PHILADELPHIA (CBS) -- Philadelphia police say rates of violent crime, shootings and homicides are down city wide.
This comes after anotherover the weekend, and as police hope to keep young people safe this summer.
Frustration at 52nd and Market Streets – on the eve of an election, people are demanding police do more after a 14-year-old was shot and killed this weekend on El platform in West Philadelphia.
"My kids don't even get on the SEPTA bus or the El," a woman said. "They get in Ubers. It's ridiculous. It's really ridiculous, what is it gonna take for it? What's it going to take?"
"I don't like to say it, but I would go back to the old search, go back to stop and frisk, because there are too many guns, you have 14-year-olds riding around on bikes with machine guns," a man said.
At a news conference — we took the policy question of "stop and frisk" to Mayor Jim Kenney.
"Look,," Kenney said. "You can make a decision if you live in the city, you can make a decision on who you think is going to fight crime the best. History has shown that when stop and frisk, so to speak, was in full bloom, they weren't taking more guns off the street, all they were doing was angering a lot of people of color who felt put upon being stopped for apparently no reason in their minds."
Police say a 14-year-old named Wort Whipple got into a fight with his killer.
Investigators say the shooter took off and burned what he was wearing a short distance away.
But talk of how to prepare for safe summertime fun brought a response from Kenney concerning the use of a curfew for teens, framing how apparently dangerous city streets are late at night.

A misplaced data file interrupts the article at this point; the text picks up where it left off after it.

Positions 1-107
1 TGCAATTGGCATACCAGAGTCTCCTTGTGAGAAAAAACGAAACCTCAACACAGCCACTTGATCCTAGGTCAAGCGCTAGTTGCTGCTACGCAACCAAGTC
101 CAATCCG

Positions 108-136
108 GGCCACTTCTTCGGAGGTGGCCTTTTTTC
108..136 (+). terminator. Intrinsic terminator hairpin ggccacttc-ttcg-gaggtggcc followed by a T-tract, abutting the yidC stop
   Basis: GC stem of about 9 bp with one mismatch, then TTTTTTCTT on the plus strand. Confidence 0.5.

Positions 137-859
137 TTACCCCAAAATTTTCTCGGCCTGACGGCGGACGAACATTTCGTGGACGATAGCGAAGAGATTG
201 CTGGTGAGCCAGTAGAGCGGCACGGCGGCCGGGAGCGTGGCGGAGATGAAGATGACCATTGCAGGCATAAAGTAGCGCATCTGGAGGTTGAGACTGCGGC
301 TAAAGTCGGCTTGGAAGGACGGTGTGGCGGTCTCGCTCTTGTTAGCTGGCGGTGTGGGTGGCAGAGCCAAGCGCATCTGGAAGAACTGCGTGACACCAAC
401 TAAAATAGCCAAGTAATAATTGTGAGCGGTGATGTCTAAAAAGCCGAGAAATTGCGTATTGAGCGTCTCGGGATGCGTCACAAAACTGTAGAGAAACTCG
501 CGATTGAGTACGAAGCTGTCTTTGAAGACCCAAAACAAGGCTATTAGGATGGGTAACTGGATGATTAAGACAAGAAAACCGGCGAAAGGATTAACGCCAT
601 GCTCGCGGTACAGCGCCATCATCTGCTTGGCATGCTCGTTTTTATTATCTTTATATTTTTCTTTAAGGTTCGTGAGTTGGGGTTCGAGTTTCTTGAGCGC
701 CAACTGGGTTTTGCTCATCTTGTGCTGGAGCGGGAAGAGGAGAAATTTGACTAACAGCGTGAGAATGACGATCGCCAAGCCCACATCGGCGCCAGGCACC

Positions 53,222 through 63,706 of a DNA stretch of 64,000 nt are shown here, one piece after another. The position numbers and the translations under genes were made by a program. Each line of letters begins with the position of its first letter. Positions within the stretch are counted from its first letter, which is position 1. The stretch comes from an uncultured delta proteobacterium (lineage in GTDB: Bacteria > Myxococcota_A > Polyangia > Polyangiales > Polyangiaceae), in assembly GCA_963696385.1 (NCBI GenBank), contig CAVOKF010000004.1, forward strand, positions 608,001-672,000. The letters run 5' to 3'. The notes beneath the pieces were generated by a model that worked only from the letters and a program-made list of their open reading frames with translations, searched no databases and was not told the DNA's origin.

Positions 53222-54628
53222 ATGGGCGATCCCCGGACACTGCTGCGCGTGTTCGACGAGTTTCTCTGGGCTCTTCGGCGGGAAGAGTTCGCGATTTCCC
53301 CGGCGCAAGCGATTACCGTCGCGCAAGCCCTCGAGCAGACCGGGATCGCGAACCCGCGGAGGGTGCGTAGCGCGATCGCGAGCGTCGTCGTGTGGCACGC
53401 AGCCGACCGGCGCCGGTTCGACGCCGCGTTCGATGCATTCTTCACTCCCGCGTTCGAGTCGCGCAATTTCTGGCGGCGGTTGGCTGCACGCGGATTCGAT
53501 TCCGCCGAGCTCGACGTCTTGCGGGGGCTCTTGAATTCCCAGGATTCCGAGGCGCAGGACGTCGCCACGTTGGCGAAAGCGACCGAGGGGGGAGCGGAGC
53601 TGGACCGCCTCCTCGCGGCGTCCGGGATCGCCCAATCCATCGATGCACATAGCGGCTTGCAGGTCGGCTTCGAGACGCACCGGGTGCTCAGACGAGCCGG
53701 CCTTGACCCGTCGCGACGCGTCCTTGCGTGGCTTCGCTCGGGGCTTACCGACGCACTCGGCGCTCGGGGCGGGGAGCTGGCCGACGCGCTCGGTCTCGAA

"It's to keep them from getting shot or hurt, and to be able to put them in a car and take them to their own home or to a resource center," Kenney said.
At the same news conference where investigators hailed gains in bringing down the numbers of homicides and shootings — the moment was somewhat overshadowed by the murder of a 14-year-old.
"I can spout out numbers all day long, but if someone, a child whomever, a mother, a parent still doesn't feel safe in allowing their young person to walk to the corner store, or go to school or to play in a place that's supposed to be designed to be safe for them, it really means nothing," Police Commissioner Danielle Outlaw said.
Police said homicides are down by 13 since last year, shootings are down by two dozen, carjackings are down by 33.
Police announced the use of school safety officers to beef up security at city pools.
Patrol officers will also be on the beat at rec centers.
Data shows increases in officers in some of the more traditionally violent parts of the city have seen decreases in crime.
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